FF61 - USS Indianapolis

Intro by John Roderick, reading a quote from Jaws

Japanese submarine slammed two torpedoes into her side, chief. We was coming back from the island of Tinian to Leyte. We had just delivered the bomb. The Hiroshima bomb. 1100 men went into the water. Vessel went down in 12 minutes.

Didn’t see the first shark for about a half-hour. Tiger. 13-footer. You know how you know that in the water, Chief? You can tell by looking from the dorsal to the tail. What we didn’t know, was that our bomb mission was so secret, no distress signal had been sent. They didn’t even list us overdue for a week. Very first light, Chief, sharks come cruising by, so we formed ourselves into tight groups. It was sorta like you see in the calendars, you know the infantry squares in the old calendars like the Battle of Waterloo and the idea was the shark come to the nearest man, that man he starts pounding and hollering and sometimes that shark he go away… but sometimes he wouldn’t go away.

Sometimes that shark looks right at you. Right into your eyes. And the thing about a shark is he’s got lifeless eyes. Black eyes. Like a doll’s eyes. When he comes at you, he doesn’t even seem to be living until he bites you, and those black eyes roll over white and then… ah then you hear that terrible high-pitched screaming. The ocean turns red, and despite all your pounding and your hollering those sharks come in and… they rip you to pieces.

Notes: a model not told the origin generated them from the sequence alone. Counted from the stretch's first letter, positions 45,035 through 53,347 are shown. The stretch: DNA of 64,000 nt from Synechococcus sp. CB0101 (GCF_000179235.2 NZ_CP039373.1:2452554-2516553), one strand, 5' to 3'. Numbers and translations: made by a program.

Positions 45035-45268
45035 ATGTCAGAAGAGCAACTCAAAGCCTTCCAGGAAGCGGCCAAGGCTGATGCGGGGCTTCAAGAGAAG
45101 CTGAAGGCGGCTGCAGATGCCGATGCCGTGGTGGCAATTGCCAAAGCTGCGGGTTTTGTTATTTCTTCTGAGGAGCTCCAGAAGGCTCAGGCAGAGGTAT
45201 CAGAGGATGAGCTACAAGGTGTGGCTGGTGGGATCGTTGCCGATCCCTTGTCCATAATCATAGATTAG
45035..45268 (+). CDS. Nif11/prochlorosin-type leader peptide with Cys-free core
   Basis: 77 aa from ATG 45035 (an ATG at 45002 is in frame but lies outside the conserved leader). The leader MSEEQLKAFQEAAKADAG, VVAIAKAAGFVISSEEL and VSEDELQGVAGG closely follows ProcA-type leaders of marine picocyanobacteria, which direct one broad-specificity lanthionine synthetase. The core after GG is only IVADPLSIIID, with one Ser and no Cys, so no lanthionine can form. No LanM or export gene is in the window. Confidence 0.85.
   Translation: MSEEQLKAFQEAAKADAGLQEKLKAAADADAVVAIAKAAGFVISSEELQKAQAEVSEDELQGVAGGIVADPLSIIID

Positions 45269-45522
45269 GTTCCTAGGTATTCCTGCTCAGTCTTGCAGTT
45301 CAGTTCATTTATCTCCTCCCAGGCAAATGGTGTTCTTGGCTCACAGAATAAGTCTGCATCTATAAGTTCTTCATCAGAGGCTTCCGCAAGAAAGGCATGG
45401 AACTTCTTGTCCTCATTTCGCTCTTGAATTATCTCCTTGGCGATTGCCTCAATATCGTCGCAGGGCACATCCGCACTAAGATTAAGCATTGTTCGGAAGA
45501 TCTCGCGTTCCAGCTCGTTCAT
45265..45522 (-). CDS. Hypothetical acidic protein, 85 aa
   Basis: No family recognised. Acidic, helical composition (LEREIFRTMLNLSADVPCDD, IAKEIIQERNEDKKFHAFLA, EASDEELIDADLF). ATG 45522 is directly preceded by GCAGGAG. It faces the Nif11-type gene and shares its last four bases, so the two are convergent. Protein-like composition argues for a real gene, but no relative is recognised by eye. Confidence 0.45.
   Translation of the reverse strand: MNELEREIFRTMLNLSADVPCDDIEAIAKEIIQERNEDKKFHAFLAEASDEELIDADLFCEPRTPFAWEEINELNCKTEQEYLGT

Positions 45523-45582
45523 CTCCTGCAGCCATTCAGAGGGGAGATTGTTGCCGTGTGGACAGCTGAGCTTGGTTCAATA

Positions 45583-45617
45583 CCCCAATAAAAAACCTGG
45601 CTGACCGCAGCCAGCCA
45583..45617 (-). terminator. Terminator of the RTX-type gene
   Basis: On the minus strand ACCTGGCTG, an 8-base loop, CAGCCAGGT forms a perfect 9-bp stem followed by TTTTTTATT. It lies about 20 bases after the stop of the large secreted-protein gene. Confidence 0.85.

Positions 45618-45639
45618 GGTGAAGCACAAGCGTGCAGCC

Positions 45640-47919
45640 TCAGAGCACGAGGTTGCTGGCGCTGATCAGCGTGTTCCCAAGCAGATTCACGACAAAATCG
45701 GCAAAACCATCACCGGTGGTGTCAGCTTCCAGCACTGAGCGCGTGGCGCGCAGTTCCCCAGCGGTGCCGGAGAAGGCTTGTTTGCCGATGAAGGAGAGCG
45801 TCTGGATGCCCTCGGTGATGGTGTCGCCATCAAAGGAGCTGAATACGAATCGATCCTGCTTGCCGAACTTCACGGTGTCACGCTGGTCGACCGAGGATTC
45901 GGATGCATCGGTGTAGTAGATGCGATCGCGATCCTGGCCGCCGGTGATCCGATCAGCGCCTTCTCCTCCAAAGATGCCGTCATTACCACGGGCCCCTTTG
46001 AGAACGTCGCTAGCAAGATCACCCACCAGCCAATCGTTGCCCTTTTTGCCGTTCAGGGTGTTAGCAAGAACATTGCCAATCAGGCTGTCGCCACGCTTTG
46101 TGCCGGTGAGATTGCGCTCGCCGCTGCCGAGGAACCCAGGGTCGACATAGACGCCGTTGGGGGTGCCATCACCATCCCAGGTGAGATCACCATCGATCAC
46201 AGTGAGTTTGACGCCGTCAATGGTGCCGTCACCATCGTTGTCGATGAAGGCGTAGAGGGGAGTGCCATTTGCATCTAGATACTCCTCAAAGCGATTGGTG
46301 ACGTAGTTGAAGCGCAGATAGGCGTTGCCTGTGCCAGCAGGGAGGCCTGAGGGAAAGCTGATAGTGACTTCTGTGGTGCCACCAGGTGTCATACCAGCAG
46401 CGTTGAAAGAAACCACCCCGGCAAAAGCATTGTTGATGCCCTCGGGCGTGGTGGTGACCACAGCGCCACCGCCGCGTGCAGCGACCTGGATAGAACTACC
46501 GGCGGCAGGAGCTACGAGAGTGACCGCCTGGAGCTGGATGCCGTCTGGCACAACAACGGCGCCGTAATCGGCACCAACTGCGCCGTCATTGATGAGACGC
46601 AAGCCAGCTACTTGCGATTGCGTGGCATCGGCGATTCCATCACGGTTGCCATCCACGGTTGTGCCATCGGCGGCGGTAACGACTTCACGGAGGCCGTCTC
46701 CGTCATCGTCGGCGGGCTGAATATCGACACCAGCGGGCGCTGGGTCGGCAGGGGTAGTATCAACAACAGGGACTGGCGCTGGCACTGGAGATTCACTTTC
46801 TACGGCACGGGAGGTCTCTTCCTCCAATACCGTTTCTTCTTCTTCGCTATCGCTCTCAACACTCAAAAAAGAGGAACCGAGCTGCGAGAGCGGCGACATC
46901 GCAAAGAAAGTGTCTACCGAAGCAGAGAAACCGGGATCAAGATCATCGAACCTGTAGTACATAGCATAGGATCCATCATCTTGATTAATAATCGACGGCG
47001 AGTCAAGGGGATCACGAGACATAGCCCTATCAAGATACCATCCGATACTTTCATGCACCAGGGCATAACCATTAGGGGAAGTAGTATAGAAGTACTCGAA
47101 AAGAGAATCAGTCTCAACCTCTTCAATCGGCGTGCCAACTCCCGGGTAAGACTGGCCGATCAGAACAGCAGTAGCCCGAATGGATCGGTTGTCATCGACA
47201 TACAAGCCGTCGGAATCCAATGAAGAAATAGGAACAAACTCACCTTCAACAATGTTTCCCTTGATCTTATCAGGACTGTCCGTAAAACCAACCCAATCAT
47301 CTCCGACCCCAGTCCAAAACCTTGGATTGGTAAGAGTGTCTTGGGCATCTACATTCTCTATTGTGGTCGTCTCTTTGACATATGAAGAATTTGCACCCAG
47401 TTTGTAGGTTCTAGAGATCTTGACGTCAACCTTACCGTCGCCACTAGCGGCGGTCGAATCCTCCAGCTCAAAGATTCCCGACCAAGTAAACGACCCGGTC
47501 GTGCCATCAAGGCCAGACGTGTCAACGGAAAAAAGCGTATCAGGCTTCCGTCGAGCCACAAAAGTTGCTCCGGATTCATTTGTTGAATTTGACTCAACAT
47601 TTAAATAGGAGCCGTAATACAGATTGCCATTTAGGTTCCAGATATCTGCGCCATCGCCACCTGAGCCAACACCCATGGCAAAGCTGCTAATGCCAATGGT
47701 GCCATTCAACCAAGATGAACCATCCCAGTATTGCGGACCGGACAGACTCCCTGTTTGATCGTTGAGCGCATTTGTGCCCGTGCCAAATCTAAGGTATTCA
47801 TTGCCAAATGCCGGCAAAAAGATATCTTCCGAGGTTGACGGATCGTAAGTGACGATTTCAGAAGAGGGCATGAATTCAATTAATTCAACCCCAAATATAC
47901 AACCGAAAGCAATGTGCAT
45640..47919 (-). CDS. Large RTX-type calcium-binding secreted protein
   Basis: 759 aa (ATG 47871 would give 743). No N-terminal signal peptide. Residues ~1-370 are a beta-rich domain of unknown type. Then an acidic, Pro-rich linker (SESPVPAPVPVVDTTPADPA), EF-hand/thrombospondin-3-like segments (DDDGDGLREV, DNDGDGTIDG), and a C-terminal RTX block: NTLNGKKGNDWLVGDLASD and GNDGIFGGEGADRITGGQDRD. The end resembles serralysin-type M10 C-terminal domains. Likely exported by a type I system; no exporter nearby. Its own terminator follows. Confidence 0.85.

You know by the end of that first dawn, lost a hundred men. I don’t know how many sharks there were, maybe a thousand. I do know how many men, they averaged six an hour. Thursday morning, Chief, I bumped into a friend of mine, Herbie Robinson from Cleveland. Baseball player. Boson’s mate. I thought he was asleep. I reached over to wake him up. He bobbed up, down in the water, he was like a kinda top. Upended. Well, he’d been bitten in half below the waist.

At noon on the fifth day, a Lockheed Ventura swung in low and he spotted us, a young pilot, lot younger than Mr. Hooper here, anyway he spotted us and a few hours later a big old fat PBY come down and started to pick us up. You know that was the time I was most frightened. Waiting for my turn. I’ll never put on a lifejacket again. So, 1100 men went into the water, 316 men come out, the sharks took the rest. June the 29th, 1945.

Anyway, we delivered the bomb.

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